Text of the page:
Hey all! I've finally assembled enough components to have a functioning rack with some good possibilities. I'm pretty much out of space in my first case. When I look at the calculated power consumption, I see this:

633 mA +12V | 346 mA -12V | 0 mA 5V

I'm using the uZeus power supply from Tiptop Audio, meaning I have at my disposal:

  • 2000ma at +12v
  • 500ma at -12v
  • 170ma at +5v

It seems like I'm quickly approaching the end of the -12v space. However, it looks like I still have a good deal of +12v and all of my +5v.

Now, please forgive my ignorance of electrical engineering - I have two questions:

  • If I were to buy another case without a power supply, can I selectively look for modules that only use +12V and +5V?
  • Is it possible to convert modules from -12v to +12v? (IE with an adapter?)

Answer #1: yes. Also, if you start speccing your own power supplies, you can find plenty of supplies that output lots more current than many OEM Eurorack supplies. This is especially useful when dealing with a large build. Or, alternately, you can go with a prebuilt larger case that has beefy amperage ratings...they've gotten a little more common, with the advent of cabs such as the larger Pittsburgh units (they're actually Monorocket designs, if I remember right) or the new (and cheap!) Arturia RackBrutes. Finding +12 only units might be a bit of a pain; you're better working out staying under the uZeus's requirements in its cab unless you toss it out and get something with more 'beef', like a 4ms Row Power 40 or a Koma Strom+.

Answer #2. I wouldn't try it. The issue there is that the -12 circuitry is going to expect to see a 'neutral' on its ground plane, not +12. This would be the only actual solution, as you would have a lot of trouble repolarizing that bus due to that issue. One module might be fine with it, but a couple of others might smoke. Again, the real solution (that avoids even the hint of a catastrophic possibility) is to either stay within the uZeus's limits or jettison it for a beefier supply.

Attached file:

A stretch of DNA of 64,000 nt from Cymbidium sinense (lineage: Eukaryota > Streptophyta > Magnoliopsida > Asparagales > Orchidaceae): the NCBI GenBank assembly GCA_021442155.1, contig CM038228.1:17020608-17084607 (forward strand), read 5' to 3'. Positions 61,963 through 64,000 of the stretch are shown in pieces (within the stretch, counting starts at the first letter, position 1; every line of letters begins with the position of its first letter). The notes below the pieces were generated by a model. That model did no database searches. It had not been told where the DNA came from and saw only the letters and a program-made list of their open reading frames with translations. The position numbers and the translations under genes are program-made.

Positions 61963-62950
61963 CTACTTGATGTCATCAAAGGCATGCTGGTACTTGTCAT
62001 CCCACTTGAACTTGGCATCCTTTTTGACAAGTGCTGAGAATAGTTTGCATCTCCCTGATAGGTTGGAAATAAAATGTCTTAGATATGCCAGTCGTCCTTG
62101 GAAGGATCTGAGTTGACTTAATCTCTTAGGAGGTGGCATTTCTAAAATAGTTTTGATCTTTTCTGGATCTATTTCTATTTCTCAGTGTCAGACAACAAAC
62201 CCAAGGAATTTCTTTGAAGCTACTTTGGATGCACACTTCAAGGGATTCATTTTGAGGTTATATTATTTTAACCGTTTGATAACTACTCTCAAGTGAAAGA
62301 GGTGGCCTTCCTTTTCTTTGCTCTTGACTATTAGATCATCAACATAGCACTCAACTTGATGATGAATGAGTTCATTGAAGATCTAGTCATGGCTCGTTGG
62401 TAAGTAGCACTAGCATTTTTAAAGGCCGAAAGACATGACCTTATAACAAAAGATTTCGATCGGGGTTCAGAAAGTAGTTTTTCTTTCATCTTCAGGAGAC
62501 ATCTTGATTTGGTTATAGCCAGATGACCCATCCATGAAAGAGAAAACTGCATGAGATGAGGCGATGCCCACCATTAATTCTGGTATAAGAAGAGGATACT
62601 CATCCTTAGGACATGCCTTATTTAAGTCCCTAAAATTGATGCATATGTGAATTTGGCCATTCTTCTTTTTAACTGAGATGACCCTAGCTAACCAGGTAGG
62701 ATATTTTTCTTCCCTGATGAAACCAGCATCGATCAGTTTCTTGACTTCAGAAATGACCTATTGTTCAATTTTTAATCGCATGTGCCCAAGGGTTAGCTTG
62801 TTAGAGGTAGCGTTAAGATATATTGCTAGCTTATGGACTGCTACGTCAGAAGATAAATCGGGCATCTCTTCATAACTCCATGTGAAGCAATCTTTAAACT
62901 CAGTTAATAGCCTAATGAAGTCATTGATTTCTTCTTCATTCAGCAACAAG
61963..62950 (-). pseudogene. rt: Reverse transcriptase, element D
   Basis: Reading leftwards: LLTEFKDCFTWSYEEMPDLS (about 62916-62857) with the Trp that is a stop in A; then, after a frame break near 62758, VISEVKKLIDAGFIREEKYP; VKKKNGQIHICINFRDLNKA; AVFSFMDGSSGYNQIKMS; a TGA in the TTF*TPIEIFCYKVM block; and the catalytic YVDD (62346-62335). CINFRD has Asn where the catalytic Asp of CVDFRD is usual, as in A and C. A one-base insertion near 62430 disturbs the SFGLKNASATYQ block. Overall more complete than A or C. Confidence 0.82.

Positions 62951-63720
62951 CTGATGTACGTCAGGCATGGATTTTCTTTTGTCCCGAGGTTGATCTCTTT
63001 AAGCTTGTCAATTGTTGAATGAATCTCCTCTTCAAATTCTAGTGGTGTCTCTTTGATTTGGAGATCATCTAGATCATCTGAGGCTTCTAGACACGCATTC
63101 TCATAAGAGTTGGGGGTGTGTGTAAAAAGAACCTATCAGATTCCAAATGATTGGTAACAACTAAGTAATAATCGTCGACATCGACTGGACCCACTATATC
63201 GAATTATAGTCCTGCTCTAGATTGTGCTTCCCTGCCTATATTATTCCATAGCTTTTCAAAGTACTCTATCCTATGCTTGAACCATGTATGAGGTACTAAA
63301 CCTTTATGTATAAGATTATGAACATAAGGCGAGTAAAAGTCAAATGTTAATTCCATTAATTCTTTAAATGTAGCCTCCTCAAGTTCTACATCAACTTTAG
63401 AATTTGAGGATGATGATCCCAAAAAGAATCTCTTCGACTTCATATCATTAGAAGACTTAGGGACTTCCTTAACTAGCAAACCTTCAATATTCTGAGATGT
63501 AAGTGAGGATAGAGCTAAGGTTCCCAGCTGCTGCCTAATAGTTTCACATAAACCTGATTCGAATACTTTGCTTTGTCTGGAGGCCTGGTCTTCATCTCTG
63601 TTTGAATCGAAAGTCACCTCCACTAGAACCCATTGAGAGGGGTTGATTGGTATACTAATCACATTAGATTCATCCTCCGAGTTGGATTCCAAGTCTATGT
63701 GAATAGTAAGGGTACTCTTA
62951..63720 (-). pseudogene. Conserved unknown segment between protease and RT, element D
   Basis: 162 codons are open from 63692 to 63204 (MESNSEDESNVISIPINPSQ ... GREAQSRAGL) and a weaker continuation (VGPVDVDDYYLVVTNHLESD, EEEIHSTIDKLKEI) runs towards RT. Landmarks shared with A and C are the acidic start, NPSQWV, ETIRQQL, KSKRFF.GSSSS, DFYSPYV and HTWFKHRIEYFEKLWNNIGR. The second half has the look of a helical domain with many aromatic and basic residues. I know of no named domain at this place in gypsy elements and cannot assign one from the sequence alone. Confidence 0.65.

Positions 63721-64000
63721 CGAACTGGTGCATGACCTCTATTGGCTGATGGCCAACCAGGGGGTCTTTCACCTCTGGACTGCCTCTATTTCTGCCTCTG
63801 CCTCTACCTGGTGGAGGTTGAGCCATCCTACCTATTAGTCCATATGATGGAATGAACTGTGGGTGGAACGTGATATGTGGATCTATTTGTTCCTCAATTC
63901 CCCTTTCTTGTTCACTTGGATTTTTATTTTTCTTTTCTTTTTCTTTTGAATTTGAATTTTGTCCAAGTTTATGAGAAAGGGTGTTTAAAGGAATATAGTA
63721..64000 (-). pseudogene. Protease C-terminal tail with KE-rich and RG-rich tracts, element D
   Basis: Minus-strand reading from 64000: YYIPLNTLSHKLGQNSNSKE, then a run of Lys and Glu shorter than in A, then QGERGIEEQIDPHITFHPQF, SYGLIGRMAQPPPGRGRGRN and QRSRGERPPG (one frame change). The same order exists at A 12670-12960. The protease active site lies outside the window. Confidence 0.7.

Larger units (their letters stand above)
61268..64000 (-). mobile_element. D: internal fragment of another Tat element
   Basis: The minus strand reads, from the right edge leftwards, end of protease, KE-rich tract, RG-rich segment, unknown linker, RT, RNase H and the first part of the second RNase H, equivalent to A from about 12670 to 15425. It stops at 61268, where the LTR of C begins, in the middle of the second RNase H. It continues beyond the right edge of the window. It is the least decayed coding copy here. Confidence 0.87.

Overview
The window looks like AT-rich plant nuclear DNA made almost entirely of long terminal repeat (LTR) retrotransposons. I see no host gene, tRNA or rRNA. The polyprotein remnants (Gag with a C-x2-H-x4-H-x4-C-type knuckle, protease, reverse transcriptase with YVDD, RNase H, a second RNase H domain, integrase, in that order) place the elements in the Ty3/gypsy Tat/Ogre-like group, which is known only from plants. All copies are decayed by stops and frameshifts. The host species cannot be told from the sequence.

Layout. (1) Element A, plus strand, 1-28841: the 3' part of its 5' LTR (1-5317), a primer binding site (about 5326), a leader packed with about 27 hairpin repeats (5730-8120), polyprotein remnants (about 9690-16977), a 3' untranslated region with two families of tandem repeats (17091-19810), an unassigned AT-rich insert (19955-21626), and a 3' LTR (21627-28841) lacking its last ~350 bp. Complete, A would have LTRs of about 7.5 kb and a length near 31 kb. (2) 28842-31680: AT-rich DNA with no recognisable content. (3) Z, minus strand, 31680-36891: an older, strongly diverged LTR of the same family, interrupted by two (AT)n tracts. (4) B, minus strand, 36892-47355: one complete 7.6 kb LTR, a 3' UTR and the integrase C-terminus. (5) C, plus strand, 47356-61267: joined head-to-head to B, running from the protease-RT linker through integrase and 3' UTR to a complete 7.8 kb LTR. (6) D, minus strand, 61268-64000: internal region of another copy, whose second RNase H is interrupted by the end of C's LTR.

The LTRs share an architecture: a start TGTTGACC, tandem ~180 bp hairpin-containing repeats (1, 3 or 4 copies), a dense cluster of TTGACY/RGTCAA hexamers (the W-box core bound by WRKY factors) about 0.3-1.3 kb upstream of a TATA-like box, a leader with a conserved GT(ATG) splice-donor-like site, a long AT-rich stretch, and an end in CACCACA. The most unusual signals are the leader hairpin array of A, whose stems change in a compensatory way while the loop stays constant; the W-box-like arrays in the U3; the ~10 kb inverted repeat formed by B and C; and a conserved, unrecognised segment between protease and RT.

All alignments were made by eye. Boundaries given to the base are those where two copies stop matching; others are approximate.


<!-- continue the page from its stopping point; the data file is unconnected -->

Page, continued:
That being said, though...the -12 rail on the Tiptop isn't as overtaxed as you might think. I like to spec current draws at 2/3rds of the rated maximum, which for .5A comes out to 333 mA, which is about where you are at present. So the ultimate answer here might be 'do nothing, it's just fine that way'.

One last thing: if you're planning to spec out your own power distro design for a new case, two things have to be kept in mind:

1) While linear supplies offer very quiet, no-ripple DC, they're spendy and weigh quite a bit. So this means you'd likely be using switching supplies...but in that case, you have to be concerned about noise on your DC rails. In bog-simple analog modules, this might not be a problem, but if we're talking about analog-controlled digital, the noise factor could creep in due to the switching noise interfering with the DSP clocking and such. These things can also radiate noise, so the potential for power supply garbage getting into other subsystems (think audio lines and devices here) goes up. Be VERY careful about noise factors on switchers.

2) You're always safer by using filtered busboards. Even with the quietest linear DC supplies, some modules can still send crud back down their own DC feeds which get back into the rails and spread out that way to cause all sorts of annoyance. Filtering reduces this problem, and can also be useful to reduce switching supply crud. If that's not enough, there's also various methods of isolating the DC supplies via filtering, noise chokes, etc that can get more garbage off the rails. The optimal thing you're looking for here is to drop the noise across your audio to as low a figure as is possible, as that will be the most obvious path for it to get heard...but just as much, reducing noise also helps with module stability, especially when tuning stability is critical. I would suggest putting a 'scope on your DC rail feeds during any such build to look for ripple (very bad) or switching noise to see what courses of action, if any, you might take.

That was very helpful, thank you.